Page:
The Art of Writing a Fully Self-contained Bash Script


Bash is amazingly powerful and yet not the easiest thing to learn. When learning any new computer language it’s natural to write everything in a very long single file. As you get better with the language you start to break things out into separate files as reusable modules. Bash is no different. One exception is when writing a Bash script which is intended to be used on a remote server via SSH. 

Breaking up common tasks into self-contained bash scripts for use over SSH.

When managing WordPress sites there are various tasks I repeat. Here is a short list of such tasks.

  • Deploy plugins or other predefined configurations
  • Launches sites – updates URL from dev to live, enable search engine and clears WordPress object cache
  • Update themes and plugins
  • Update URLs for HTTPS after SSL is installed

Many of these tasks are a combination of WP-CLI commands and bash scripting. Breaking them up into separate files allows them to be run over SSH with no other prerequisites. 

Reducing everything to the bare necessity.

Within my toolkit CaptainCore I’ve written over a dozen Bash scripts which are used remotely over SSH. If they were written for local use they would be structured differently. Locally I’d break them apart into an organized hierarchy of files and include other dependencies as needed. 

When used remotely over SSH only the single file is available. All prerequisites for the script to run need to be self contained. Keeping this file somewhat readable requires stripping out anything that is not necessary. If the script doesn’t require any arguments then don’t both including code to parse arguments.

Handling argument support manually

I like to pass arguments into a bash script in a similar format to WP-CLI. That looks like script-name.sh --name=<value>. Bash out of the box doesn’t support this format. Rather than rely on a separate library to parse arguments I’ve used the following bash loop which transforms arguments into useable bash variables. 

# Loop through arguments and separate regular arguments from flags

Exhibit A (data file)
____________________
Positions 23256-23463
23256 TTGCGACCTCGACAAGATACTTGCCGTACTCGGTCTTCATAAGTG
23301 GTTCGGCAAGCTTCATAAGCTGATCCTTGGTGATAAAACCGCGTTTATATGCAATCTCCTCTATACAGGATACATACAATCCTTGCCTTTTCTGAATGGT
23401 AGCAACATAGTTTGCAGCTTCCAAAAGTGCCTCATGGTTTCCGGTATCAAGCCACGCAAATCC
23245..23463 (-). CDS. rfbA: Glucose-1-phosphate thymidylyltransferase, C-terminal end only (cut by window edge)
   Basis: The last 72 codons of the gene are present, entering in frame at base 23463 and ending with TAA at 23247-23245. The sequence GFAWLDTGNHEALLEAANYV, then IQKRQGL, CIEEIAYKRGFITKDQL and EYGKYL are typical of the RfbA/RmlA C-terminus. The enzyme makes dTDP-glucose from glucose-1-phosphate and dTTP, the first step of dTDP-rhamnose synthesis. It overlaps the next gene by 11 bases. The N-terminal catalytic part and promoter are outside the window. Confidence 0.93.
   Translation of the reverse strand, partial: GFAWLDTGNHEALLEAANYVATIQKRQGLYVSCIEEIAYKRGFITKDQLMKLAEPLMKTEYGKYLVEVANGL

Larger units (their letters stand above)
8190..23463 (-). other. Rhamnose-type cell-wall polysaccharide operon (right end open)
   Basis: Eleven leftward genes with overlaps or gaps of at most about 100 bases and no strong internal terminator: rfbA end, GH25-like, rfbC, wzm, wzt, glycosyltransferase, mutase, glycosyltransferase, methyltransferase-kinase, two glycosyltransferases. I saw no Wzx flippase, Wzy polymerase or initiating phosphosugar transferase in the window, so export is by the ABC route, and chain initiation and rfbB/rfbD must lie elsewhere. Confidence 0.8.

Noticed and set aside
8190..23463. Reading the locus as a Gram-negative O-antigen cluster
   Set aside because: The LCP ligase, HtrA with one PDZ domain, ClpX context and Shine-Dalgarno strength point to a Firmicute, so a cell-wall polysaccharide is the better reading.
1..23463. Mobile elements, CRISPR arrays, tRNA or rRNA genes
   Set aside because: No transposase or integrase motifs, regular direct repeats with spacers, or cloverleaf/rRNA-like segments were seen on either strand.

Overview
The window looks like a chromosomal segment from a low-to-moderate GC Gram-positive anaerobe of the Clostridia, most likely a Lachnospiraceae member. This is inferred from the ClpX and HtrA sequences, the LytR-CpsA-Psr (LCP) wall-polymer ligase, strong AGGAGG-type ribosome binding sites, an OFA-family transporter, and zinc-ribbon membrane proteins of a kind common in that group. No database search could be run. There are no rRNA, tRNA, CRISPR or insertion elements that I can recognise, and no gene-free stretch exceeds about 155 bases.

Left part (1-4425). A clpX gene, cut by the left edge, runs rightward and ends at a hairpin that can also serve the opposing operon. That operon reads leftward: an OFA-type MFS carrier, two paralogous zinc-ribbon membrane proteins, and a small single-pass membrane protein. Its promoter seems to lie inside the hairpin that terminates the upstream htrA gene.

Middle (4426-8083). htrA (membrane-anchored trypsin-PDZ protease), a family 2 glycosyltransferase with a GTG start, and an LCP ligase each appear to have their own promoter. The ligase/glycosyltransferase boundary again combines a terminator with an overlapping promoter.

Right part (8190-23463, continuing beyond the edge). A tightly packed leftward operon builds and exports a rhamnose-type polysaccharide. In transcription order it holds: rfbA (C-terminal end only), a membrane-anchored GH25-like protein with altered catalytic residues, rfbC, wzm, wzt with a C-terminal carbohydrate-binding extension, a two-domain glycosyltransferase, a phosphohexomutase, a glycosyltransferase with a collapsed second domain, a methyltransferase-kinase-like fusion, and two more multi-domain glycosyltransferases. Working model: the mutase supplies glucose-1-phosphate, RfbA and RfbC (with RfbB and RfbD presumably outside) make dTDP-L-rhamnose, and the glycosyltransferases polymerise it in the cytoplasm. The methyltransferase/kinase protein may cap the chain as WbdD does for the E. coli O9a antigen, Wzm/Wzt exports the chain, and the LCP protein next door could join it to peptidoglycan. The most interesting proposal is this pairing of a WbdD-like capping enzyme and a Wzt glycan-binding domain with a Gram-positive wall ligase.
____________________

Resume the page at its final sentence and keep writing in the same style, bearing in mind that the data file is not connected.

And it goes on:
for arg in "$@"; do

  # Add to arguments array. (Does not starts with "--")
  if [[ $arg != --* ]]; then
    count=1+${#arguments[*]}
    arguments[$count]=$arg
    continue
  fi

  # Remove leading "--"
  flag_name=$( echo $arg | cut -c 3- )

  # Add to flags array
  count=1+${#flags[*]}
  flags[$count]=$arg

  # Process flags without data (Assign to variable)
  if [[ $arg != *"="* ]]; then
    flag_name=${flag_name//-/_}
    declare "$flag_name"=true
  fi

  # Process flags with data (Assign to variable)
  if [[ $arg == *"="* ]]; then
    flag_value=$( echo $flag_name | perl -n -e '/.+?=(.+)/&& print $1' ) # extract value
    flag_name=$( echo $flag_name | perl -n -e '/(.+?)=.+/&& print $1' ) # extract name
    flag_name=${flag_name/-/_}

    # Remove first and last quote if found
    flag_value="${flag_value%\"}"
    flag_value="${flag_value#\"}"

    declare "$flag_name"="$flag_value"
    continue
  fi

done

This is how it looks to pass arguments remotely over SSH. 

ssh sitename@sitename.net "bash -s -- --name='<value>' < script-name.sh

Inside the script-name.sh file the bash varible $name will be set to the value passed in the arguments. 

Heredocs help break apart other languages. 

Since referencing other files isn’t possible using heredocs helps to keep scripts somewhat readable. This works well for generating mu-plugins as shown in my deploy-fathom.sh script. The PHP code for the generated mu-plugin starts out within a bash heredoc section.